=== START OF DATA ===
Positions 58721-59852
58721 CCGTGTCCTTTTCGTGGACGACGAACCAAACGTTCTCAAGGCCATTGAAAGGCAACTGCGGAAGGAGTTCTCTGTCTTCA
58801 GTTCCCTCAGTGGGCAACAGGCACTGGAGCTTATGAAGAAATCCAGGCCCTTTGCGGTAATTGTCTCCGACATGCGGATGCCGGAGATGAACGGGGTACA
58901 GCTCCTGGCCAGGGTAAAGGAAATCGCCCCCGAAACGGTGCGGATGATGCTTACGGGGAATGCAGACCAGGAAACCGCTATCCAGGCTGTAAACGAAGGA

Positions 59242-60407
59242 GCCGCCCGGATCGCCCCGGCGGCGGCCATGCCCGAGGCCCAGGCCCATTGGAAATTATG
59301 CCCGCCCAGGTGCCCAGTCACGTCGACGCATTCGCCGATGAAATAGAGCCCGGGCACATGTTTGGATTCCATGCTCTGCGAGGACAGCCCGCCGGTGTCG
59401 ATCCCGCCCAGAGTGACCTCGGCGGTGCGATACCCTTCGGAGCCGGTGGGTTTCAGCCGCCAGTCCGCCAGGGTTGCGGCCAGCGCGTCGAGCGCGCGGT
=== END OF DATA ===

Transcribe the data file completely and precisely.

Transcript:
Positions 58721-59852
58721 CCGTGTCCTTTTCGTGGACGACGAACCAAACGTTCTCAAGGCCATTGAAAGGCAACTGCGGAAGGAGTTCTCTGTCTTCA
58801 GTTCCCTCAGTGGGCAACAGGCACTGGAGCTTATGAAGAAATCCAGGCCCTTTGCGGTAATTGTCTCCGACATGCGGATGCCGGAGATGAACGGGGTACA
58901 GCTCCTGGCCAGGGTAAAGGAAATCGCCCCCGAAACGGTGCGGATGATGCTTACGGGGAATGCAGACCAGGAAACCGCTATCCAGGCTGTAAACGAAGGA

Positions 59242-60407
59242 GCCGCCCGGATCGCCCCGGCGGCGGCCATGCCCGAGGCCCAGGCCCATTGGAAATTATG
59301 CCCGCCCAGGTGCCCAGTCACGTCGACGCATTCGCCGATGAAATAGAGCCCGGGCACATGTTTGGATTCCATGCTCTGCGAGGACAGCCCGCCGGTGTCG
59401 ATCCCGCCCAGAGTGACCTCGGCGGTGCGATACCCTTCGGAGCCGGTGGGTTTCAGCCGCCAGTCCGCCAGGGTTGCGGCCAGCGCGTCGAGCGCGCGGT